From UPSC perspective, the following things are important :
Prelims level : Digital Rupee
Mains level : Not Much
The Reserve Bank of India (RBI) has announced that the first pilot for the retail version of the digital Rupee (e₹-R) would be introduced on December 1, 2022.
Where would be the pilot project launched?
- The pilot will initially cover the four cities of Mumbai, New Delhi, Bengaluru, and Bhubaneswar, where customers and merchants will be able to use the digital rupee (e₹-R), or e-rupee.
- Four banks will be involved in the controlled launch of the digital currency in these four cities: State Bank of India, ICICI Bank, Yes Bank, and IDFC First Bank.
- The service will be subsequently extended to the cities of Ahmedabad, Gangtok, Guwahati, Hyderabad, Indore, Kochi, Lucknow, Patna, and Shimla.
- Four more banks — Bank of Baroda, Union Bank of India, HDFC Bank, and Kotak Mahindra Bank — will join the pilot.
What is Central Bank Digital Currency (CBDC)?
- CBDC / Digital Rupee is a RBI bank-issued digital currency which is backed by some kind of assets in the form of either gold, currency reserves, bonds and other assets, recognised by the central banks as a monetary asset.
- The present concept of CBDCs was directly inspired by Bitcoin, but a CBDC is different from virtual currency and cryptocurrency.
- Cryptocurrencies are not issued by a state and lack the legal tender status declared by the government.
What are the types of Digital Rupee?
- Based on the usage and the functions performed by the digital rupee and considering the different levels of accessibility, CBDC can be demarcated into two broad categories:
- General purpose (retail) (CBDC-R): It is an electronic version of cash primarily meant for retail transactions. It will be potentially available for use by all — private sector, non-financial consumers and businesses — and can provide access to safe money for payment and settlement as it is a direct liability of the central bank.
- Wholesale (CBDC-W): It is designed for restricted access to select financial institutions. It has the potential to transform the settlement systems for financial transactions undertaken by banks in the government securities (G-Sec) segment, inter-bank market and capital market more efficiently and securely in terms of operational costs, use of collateral and liquidity management.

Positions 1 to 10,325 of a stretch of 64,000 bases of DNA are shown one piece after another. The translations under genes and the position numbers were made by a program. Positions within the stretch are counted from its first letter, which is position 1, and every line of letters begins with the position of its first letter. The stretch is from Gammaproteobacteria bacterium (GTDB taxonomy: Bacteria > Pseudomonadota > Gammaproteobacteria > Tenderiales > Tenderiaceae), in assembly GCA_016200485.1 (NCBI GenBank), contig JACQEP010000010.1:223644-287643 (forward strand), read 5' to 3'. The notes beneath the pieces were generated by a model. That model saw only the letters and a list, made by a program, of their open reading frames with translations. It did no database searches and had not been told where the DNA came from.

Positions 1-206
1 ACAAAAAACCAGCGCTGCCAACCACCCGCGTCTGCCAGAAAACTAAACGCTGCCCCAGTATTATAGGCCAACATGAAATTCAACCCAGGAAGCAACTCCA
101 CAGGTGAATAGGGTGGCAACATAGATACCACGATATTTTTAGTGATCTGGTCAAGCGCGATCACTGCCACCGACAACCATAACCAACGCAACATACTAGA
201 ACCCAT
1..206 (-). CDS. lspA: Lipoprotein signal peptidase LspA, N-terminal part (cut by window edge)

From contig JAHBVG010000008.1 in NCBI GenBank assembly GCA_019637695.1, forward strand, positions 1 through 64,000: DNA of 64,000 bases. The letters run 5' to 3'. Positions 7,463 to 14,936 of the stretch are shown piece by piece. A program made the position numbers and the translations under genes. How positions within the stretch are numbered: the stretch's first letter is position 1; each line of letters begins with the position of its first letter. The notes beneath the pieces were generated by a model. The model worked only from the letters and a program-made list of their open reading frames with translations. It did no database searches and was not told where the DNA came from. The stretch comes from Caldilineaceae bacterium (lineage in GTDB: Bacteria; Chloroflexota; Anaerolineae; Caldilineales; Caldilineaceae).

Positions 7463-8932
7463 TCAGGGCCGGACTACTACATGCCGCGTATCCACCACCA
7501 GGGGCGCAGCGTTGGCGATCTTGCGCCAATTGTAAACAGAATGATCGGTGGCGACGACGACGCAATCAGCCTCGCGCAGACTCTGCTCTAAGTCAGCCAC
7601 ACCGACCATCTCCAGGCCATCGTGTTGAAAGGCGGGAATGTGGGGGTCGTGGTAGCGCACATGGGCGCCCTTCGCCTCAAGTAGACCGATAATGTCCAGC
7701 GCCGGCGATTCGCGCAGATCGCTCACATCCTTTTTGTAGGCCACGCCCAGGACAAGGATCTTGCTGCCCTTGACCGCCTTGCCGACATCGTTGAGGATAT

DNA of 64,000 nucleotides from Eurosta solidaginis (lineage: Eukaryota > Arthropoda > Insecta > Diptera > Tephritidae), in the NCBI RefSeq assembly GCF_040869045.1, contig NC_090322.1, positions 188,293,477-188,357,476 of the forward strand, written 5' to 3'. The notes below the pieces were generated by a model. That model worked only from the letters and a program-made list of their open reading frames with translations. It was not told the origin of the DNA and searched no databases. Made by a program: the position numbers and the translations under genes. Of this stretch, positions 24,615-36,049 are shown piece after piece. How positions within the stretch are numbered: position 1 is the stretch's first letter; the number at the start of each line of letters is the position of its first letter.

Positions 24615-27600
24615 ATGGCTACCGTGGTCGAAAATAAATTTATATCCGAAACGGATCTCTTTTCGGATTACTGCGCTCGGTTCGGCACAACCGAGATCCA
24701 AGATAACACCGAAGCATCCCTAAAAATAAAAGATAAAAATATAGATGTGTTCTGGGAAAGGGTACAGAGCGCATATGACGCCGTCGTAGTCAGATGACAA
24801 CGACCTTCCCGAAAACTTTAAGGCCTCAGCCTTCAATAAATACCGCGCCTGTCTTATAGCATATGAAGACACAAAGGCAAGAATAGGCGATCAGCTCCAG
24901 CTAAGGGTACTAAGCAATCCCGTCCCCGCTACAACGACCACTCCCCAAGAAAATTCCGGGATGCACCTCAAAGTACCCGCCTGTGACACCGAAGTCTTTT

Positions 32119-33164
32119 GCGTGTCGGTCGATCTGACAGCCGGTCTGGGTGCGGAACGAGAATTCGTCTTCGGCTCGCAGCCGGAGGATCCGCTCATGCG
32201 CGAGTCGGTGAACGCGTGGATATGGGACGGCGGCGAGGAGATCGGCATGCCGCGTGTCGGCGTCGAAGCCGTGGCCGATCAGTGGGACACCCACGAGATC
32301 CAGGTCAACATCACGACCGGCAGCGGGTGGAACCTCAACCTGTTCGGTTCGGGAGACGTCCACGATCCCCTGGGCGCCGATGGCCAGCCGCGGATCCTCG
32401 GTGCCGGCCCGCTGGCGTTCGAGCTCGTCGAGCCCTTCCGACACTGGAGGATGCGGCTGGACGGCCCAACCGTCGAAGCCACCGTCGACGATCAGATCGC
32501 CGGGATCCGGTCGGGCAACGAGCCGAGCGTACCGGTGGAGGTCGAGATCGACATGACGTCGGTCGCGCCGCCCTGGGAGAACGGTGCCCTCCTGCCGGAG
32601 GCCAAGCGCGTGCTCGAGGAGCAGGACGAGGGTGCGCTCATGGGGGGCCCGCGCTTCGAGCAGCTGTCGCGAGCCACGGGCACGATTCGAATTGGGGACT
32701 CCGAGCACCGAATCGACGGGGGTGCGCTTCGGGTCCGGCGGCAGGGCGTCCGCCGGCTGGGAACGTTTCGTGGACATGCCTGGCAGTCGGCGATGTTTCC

What are the forms of CBDC?
The central bank says e-rupee, or CBDC, can be structured as token-based or account-based.
- Token-based CBDC: It would be a bearer instrument like banknotes, meaning whosoever holds the tokens at a given point in time would be presumed to own them. In this, the person receiving a token will verify that his ownership of the token is genuine. It is viewed as a preferred mode for CBDC-R as it would be closer to physical cash.
- Account-based CBDC: It would require maintenance of record of balances and transactions of all holders of the CBDC and indicate the ownership of the monetary balances. In this case, an intermediary will verify the identity of an account holder. This system can be considered for CBDC-W.
What’s the model for issuance?
- There are two models for issuance and management of CBDCs under the RBI’s consideration — direct model (single tier model) and indirect model (two-tier model).
- Direct model: Here the central bank will be responsible for managing all aspects of the digital rupee system such as issuance, account-keeping and transaction verification.
- Indirect model: It would be one where the central bank and other intermediaries (banks and any other service providers), each play their respective role. In this model, the central bank will issue CBDC to consumer’s indirectly through intermediaries and any claim by consumers will be managed by the intermediary.
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